If you have a teenager, you’re probably dreading the day he or she begins driving. For one thing, it’s scary for a parent to know their child will be operating a vehicle independently. There seems to be a million bad decisions an inexperienced driver can make. Aside from physical danger, you’re probably nearly as concerned about your auto insurance rates. Having a teenage driver in the household can double your monthly premiums. Luckily, there are several steps you can take to lower your auto insurance costs:
1) Encourage good grades. Many insurers offer a discount for high school and find a way to motivate your child to study hard.
2) Complete a driver education course. Another common discount for teens is based on completion of a driver education course. Different insurers have different rules for this discount; for some, your child must complete an actual class. For others the requirement may be watching a video or reading a defensive driving manual.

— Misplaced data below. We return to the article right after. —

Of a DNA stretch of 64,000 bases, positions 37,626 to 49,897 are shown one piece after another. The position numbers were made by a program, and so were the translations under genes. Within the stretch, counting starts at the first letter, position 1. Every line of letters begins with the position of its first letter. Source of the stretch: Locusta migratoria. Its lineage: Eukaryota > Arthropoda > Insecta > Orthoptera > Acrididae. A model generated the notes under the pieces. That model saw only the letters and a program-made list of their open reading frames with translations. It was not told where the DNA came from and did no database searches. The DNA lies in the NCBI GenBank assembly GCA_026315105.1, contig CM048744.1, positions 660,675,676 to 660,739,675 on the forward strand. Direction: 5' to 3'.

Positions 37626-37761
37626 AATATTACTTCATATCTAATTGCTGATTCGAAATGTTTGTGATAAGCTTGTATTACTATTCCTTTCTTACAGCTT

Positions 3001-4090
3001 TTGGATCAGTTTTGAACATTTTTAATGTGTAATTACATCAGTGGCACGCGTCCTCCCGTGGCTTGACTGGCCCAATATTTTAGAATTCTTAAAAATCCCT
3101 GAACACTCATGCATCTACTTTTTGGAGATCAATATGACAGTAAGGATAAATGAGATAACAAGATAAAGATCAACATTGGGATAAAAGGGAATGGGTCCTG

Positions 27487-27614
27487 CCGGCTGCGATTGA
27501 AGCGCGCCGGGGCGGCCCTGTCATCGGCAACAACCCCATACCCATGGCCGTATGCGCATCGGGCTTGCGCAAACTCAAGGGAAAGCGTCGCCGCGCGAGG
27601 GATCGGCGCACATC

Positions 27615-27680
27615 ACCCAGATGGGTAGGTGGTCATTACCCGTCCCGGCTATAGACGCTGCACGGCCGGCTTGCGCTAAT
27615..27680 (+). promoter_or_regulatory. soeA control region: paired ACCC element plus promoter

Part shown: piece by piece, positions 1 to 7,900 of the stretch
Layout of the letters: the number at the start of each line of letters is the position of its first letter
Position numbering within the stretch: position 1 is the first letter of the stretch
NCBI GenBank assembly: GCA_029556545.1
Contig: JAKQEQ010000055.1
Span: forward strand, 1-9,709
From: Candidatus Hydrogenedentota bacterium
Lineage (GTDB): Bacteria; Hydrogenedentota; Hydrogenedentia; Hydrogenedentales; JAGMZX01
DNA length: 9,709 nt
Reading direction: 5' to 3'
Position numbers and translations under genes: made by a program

3) Tell your insurer if your child goes away to college. If he or she goes to a college more than 100 miles away and doesn’t take a car, you might get a big break on your premiums while still maintaining coverage for those times your child returns home for a visit.
4) Buy your child a safe car. The safety rating of the car your child drives can affect your auto insurance rates. The Insurance Institute for Highway Safety can provide you with safety ratings so that you can compare between different models of car.
5)Utilize multi-policy discounts. Most insurance companies offer a discount for carrying all of your home and auto insurance policies with them. You may also get an additional discount for purchasing an umbrella policy, which provides extra liability coverage. These policies can be valuable for a household with a teenage driver.
6) Have your child work and pay for his or her own auto insurance. This not only saves you money; it also teaches responsibility. If your child makes poor decisions, such as speeding, he or she will have to cover the increase in insurance premiums.